Dr. Baojun Li received his Ph.D from Xi’an Jiaotong University in China in 1998. He worked at the Fudan University in Shanghai, China as a Postdoctoral Fellow from 1998 to 2000. After that, he worked at the Singapore-MIT Alliance and National University of Singapore from 2000 to 2002, first at a Postdoctoral Fellow and then as a Research Fellow. From April to October 2002, he worked as a Research Fellow at the Institute of Materials Research and Engineering in Singapore. He joined the Sun Yat-Sen University in Guangzhou, China as a full Professor in 2002, and served as the Director of the Research Laboratory for Optoelectronic Integration and Lasers in the State Key Laboratory of Optoelectronic Materials and Technologies. From May to November 2009, he worked at the University of Oxford as a Senior Visiting Scholar. After that, he came back to the Sun Yat-Sen University as a Chang Jiang Scholar Professor and served as the Dean of the School of Physics and Engineering. In July 2016, he moved to Jinan University, Guangzhou, China, where he currently serves as the Director for the Institute of Nanophotonics.
Speech title: Volumetric 3D Printing Of Elastomers By Tomographic Back-Projections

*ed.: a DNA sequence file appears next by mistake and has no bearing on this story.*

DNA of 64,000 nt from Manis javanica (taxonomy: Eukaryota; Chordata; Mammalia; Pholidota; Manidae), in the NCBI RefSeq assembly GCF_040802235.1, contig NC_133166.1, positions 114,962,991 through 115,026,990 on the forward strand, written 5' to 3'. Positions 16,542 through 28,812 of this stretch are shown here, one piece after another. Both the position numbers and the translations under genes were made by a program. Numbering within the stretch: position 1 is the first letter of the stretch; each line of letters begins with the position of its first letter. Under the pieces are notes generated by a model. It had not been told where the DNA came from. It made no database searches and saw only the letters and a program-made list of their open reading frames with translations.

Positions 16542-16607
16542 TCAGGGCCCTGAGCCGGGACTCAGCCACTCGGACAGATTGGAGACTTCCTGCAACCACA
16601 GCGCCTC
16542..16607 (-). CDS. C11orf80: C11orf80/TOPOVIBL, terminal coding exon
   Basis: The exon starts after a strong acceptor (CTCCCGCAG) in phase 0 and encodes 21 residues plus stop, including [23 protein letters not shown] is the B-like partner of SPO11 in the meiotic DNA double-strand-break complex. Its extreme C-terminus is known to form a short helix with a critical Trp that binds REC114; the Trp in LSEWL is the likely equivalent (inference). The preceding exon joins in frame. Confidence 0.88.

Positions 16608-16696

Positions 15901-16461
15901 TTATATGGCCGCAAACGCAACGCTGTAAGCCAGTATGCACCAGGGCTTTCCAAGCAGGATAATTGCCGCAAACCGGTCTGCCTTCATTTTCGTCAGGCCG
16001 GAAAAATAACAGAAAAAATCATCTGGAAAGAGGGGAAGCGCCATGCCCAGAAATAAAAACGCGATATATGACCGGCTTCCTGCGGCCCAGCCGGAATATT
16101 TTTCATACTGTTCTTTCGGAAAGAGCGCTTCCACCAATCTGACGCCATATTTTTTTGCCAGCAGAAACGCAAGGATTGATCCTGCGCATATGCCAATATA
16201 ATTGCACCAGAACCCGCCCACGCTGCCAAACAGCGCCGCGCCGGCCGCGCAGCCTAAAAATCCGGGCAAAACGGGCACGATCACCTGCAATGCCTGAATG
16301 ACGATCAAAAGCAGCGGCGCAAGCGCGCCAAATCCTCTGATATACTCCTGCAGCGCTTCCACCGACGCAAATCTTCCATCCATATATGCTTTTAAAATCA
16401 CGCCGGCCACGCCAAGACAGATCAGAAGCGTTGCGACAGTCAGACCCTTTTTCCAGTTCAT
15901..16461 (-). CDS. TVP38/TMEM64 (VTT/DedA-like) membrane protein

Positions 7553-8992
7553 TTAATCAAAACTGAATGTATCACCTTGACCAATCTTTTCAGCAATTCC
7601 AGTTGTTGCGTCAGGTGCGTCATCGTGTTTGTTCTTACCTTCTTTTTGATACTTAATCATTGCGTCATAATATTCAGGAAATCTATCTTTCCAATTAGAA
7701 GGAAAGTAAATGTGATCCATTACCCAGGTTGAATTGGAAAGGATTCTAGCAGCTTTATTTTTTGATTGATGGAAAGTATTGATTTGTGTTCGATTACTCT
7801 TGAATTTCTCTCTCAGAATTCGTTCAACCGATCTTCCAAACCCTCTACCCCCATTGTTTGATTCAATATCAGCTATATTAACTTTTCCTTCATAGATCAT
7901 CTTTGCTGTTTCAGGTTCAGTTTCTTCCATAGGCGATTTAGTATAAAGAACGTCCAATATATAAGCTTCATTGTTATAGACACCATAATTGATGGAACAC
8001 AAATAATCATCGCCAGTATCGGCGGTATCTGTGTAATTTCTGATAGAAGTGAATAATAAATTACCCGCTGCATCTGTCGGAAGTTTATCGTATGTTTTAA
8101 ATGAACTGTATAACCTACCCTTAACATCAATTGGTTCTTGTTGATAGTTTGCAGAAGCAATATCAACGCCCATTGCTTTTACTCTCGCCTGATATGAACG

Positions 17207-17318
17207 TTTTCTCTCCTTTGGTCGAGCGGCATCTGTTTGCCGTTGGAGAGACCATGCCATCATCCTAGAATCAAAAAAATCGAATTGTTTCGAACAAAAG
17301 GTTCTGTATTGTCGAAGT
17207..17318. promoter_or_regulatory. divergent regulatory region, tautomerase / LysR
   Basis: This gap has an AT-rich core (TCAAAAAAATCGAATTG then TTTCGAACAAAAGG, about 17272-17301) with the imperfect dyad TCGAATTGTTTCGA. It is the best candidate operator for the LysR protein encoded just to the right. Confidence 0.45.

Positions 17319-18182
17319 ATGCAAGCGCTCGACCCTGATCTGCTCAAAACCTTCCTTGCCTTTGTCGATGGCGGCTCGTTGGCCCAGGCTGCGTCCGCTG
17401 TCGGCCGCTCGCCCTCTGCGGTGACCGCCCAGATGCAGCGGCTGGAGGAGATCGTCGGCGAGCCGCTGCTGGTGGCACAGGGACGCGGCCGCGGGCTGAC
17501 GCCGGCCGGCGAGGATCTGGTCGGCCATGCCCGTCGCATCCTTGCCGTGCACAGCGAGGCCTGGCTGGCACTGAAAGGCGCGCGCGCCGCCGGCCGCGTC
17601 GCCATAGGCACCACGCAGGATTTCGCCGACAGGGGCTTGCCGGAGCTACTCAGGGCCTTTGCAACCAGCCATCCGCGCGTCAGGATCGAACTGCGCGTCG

Christophe Moser is Associate Professor of Optics in the Microengineering department at EPFL. He obtained his PhD at the California Institute of Technology in optical information processing in 2000. He co-founded and was the CEO of Ondax Inc (acquired by Coherent Inc.), Monrovia California for 10 years before joining EPFL in 2010. His current interests are ultra-compact endoscopic optical imaging through multimode fibers, retinal imaging, additive manufacturing via volumetric 3D printing with light. He co-founded Composyt light lab in the field of head worn displays in 2014 (acquired by Intel Corp). He is the author and co-author of 70 peer reviewed publications and 40 patents.
Istituto di Fotonica e Nanotecnologie, Italy
Speech title: Optofluidic lab-on-chip for high throughput 3D imaging of cells and tissues